10 Figure 10 Third-angle orthogonal drawing The views Third angle orthogonal drawings can include as many views as required to communicate the features of an object. In practice only the views required to describe the object clearly are drawn. Hence you will often see only three views drawn as seen in Figure 10. The views are known as: FRONT VIEW TOP VIEW SIDE VIEW (left and/or right hand view) (and at times) BASE/SECTIONAL VIEWS Plan your layout It is important to plan your drawing/solution and consider placement before you start. Figure 11 shows appropriate positioning using an A3 sheet of paper. Notice there is also an isometric view positioned in the top right-hand corner. This is often placed there to provide a connection between the two-dimensional shapes of orthogonal and more visually representative three-dimensional isometric form. NOTE: The layout used will vary depending on the information to be communicated. Consider the size of your paper choice, relative to the scale/dimension of the drawing, and the orientation. A vertical orientation may better suit taller, thinner objects such as a jug or drinking vessel. Placement of views The TOP VIEW is always directly above the FRONT VIEW and the SIDE VIEWS are always next to and aligned to the FRONT VIEW. At times the views can be placed apart equidistantly. 10

11 However, the views can be placed at different distances from the front view, depending on what information, such as dimensions, needs to be included. If you want to place your views equidistant then you can use the 45 Degree Method to place and project your views. The following steps describe the process. 1. The FRONT VIEW must be drawn first, then your vertical lines should be projected to give the width of the TOP VIEW. 2. Project the horizontal lines from the FRONT VIEW to give the height of the SIDE VIEW being represented. 3. Where the maximum width and height projection lines on the FRONT VIEW meet, a 45 degree line will need to be drawn. 4. The SIDE VIEW vertical lines will need to be projected to the 45 degree line (these lines must be 90 degrees). Where these lines meet the 45 degree line they will then need to return to the TOP VIEW vertical projection lines (these lines must be 180 degrees). 5. All line types should now be present on the TOP VIEW. 6. Referring to the FRONT and SIDE VIEW the various lines will need to be defined and drawn using the correct line type. 7. Once completed all views should be equidistant apart. Figure 11 A guide for orthogonal drawing layout 11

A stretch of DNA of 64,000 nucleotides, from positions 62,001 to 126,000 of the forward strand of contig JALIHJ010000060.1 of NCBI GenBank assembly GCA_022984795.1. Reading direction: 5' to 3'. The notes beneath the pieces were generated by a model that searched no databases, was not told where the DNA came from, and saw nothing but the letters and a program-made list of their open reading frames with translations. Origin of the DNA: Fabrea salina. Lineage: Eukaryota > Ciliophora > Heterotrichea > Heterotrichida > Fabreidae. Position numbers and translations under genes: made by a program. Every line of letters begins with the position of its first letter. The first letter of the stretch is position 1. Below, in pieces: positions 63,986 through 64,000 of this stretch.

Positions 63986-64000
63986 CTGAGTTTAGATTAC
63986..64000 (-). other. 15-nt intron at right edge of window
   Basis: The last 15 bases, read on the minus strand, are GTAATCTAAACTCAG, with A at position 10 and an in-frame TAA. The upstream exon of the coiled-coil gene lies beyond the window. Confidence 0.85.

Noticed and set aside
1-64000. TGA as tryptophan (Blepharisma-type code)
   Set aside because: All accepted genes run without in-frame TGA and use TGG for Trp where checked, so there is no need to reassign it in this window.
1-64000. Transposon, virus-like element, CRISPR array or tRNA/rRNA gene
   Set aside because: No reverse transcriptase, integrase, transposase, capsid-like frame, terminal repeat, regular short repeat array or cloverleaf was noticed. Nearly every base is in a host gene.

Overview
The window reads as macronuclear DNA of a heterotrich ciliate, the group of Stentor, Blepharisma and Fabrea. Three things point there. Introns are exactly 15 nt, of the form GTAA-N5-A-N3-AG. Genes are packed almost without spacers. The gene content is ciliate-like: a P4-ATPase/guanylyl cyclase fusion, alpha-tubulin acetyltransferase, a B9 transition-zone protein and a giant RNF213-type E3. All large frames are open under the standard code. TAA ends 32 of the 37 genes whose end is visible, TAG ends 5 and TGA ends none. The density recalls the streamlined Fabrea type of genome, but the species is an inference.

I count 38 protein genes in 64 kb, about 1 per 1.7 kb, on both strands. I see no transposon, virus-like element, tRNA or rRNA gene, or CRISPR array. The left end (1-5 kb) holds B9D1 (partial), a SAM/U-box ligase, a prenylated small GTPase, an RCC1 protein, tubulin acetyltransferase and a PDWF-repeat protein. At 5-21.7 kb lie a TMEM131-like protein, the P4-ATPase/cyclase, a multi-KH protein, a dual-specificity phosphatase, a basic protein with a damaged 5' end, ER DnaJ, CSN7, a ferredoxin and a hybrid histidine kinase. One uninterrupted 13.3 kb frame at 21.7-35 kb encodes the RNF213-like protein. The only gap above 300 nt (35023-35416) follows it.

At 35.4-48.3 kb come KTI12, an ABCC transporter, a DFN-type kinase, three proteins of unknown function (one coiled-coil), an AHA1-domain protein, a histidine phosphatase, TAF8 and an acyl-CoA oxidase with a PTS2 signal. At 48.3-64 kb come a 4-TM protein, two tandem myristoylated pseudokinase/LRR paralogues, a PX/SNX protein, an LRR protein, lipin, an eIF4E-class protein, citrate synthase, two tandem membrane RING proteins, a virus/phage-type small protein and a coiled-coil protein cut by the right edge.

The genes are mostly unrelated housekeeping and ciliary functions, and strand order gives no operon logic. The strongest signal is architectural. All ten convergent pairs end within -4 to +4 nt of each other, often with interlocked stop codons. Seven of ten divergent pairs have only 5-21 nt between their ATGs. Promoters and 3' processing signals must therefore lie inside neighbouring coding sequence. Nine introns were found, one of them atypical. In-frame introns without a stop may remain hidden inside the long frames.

12 Labeling orthogonal drawings In VCE Visual Communication Design, students are required to label each view. Each VIEW must be labeled using an uppercase, sans serif typeface. For example GILL SANS typeface (or similar) VIEW labels are located in a centred position under each view, 10mm below the view, 5mm height. LINE STYLES AND CONVENTIONS The use of different line styles and widths is important in technical drawing as they are used to indicate details and features in a drawing. Line styles make drawings easier to read: for example, solid lines used to show the object will stand out from broken lines used to show hidden information. The Australian Standards incorporates a detailed list of line styles for use in different fields of design including architecture and engineering. For this study, it is appropriate for students to use a minimum of two line weights to meet line style conventions. This will include: A heavier line to draw the views that represent the object being drawn and dashed lines to represent hidden lines A thinner half weight line to provide additional information such as centre, projection and dimension lines. Line styles and conventions Thick continuous Thick dashes Thin continuous VISIBLE LINES used on each view; includes arcs/circles/curves/title block and border HIDDEN LINES used on each view. Dashes start and end with contact to a visible or hidden lines THIN CONTINOUS LINES used for dimensioning lines, projection lines, leaders, letterform used in title block. Thin chain CENTRE LINES, axis of solid forms, pitch lines (think roof line) Note: centre lines show symmetry Table 1 Line styles and conventions 12